23 Lexington Avenue / Flatiron District
Ready your cameras for Studio — an oasis with giant potted plants and oversized paper lamps — and one of the most photographed spots of the year. Located on the mezzanine of the artsy Freehand Hotel, there are windows aplenty and the creative North African and Near East-inspired menu features perfect-for-sharing plates like lamb kefta in pita and North African seafood stew. Similar to Happy Cooking Hospitality owner Gabriel Stulman's other buzzy restaurants — Bar Sardine and Fedora among them — Studio caters to crowds and is no stranger to planning private events. Which is particularly helpful if you're expecting out-of-town guests, who can also stay right upstairs.
328 Douglass Street / Gowanus
This sleek Brooklyn restaurant slash karaoke venue isn't your typical sing-along joint — the food is top-notch — and best experienced with a group to taste more dishes (and drinks). "Ordering large-format drinks — bottles of soju, magnums of wine, pitchers of beer and [shareable] cocktails — is the fastest and cheapest way to go," says General Manager Jamie Seet. The menu is family-style-friendly, with barbecue crowd favorites like samgyeopsal (thickly sliced pork belly) and yangnyum galbi (marinated beef short rib) cooked by the staff at your table, eliminating work for you. For big groups, Insa accepts walks-in and reservations alike, but private karaoke rooms should be booked in advance — the large room fits 22 people, perfect for belting out post-dinner rock anthems.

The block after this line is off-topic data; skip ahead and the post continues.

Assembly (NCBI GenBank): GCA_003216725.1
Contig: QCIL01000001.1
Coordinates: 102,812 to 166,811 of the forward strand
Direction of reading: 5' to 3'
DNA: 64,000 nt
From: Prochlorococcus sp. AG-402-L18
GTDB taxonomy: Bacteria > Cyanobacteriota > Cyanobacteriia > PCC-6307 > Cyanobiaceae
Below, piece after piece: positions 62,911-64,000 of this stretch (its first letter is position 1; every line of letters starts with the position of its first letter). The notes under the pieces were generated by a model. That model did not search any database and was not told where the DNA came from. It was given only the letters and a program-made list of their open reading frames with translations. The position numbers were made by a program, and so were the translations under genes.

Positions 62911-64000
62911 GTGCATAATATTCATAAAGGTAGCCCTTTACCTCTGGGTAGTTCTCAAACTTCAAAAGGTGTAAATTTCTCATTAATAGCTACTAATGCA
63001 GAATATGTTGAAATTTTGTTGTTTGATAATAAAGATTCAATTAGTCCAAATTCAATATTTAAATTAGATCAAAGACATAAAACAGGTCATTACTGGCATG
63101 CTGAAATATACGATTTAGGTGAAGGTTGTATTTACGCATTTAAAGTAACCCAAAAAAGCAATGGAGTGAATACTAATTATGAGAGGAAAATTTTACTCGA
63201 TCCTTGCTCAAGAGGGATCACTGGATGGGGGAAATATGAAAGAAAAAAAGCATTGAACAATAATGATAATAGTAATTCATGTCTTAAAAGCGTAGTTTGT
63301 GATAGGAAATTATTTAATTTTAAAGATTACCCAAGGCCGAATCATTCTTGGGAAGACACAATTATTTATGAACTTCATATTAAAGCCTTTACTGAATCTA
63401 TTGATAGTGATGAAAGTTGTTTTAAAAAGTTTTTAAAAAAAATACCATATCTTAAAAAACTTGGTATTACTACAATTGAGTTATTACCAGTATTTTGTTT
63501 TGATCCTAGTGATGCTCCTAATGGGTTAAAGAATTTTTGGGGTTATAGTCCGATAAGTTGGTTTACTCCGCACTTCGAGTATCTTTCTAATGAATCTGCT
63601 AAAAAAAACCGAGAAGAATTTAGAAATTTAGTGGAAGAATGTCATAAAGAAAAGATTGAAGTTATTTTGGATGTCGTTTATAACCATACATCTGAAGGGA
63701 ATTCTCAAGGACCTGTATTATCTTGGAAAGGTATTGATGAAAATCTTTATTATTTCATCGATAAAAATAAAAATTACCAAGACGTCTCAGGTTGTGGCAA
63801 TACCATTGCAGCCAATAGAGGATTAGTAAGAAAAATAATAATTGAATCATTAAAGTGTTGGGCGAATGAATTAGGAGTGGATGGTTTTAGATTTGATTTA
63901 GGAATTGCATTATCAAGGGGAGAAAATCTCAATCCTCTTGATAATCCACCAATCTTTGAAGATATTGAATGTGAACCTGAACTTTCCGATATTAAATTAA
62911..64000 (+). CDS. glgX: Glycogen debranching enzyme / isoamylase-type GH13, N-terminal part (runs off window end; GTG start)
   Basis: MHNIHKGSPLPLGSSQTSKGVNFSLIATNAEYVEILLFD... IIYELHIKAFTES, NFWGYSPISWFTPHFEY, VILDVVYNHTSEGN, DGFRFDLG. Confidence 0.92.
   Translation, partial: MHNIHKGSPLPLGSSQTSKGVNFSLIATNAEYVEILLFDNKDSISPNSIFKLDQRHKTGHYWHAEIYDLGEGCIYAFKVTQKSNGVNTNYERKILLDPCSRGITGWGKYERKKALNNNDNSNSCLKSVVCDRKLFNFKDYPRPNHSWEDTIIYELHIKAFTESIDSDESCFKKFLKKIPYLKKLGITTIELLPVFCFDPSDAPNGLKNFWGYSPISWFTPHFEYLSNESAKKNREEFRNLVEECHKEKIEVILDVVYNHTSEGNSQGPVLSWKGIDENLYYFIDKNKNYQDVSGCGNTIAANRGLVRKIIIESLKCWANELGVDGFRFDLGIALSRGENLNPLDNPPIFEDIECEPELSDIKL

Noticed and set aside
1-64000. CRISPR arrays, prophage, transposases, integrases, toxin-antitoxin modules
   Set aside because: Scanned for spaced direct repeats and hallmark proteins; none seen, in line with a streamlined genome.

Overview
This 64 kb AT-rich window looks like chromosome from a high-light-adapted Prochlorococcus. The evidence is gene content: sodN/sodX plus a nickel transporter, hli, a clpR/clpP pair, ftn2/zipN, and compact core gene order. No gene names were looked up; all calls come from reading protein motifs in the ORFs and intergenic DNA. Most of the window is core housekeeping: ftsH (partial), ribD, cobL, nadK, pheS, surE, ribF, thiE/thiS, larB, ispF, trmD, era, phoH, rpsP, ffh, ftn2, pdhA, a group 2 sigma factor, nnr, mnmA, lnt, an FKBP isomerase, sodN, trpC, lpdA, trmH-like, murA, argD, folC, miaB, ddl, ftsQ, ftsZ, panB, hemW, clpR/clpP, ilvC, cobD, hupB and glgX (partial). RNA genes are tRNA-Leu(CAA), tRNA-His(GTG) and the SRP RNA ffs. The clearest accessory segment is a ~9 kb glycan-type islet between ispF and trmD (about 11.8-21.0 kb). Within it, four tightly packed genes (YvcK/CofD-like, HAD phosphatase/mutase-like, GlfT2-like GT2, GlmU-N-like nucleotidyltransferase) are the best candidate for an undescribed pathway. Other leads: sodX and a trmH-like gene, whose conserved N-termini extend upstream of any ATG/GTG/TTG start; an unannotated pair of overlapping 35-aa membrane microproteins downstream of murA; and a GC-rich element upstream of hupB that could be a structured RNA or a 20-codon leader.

529 1/2 Hudson Street / West Village
Some dishes are best shared, and a Peking duck feast is one of them. This cozy underground haven and sister restaurant to upstairs neighbor RedFarm pays loving tribute to the crispy-skinned delicacy, which is served with wispy- thin pancakes. Communal table seating lends the dining room a friendly vibe. For $75 per person, prix fixe dinners arrive with Peking duck, small plates, mains like grilled pork "toro" with Korean rice cake and sides. Parties of eight or more can embrace an elevated, four-course menu. Be sure to call ahead, though; reservations for the duck are a must.
56-06 Cooper Avenue / Ridgewood
Nowadays in Queens has the group dining trifecta: live music, dance floor and outdoor space. Open Thursday through Sunday, Nowadays feels (and tastes) like summer personified with healthy kale, lamb and brown rice basmati bowls, indulgent fried chicken sandwiches and four kinds of fries. Groups larger than five can choose from food packages, and tables can be reserved with a minimum $150 bar guarantee and deposit. Feel free to invite whomever you wish; the sprawling park can seat up to 350.
The content reflects the view of the author of the article and does not necessarily reflect the views of Citi or its employees, and we do not guarantee the accuracy or completeness of the information presented in the article.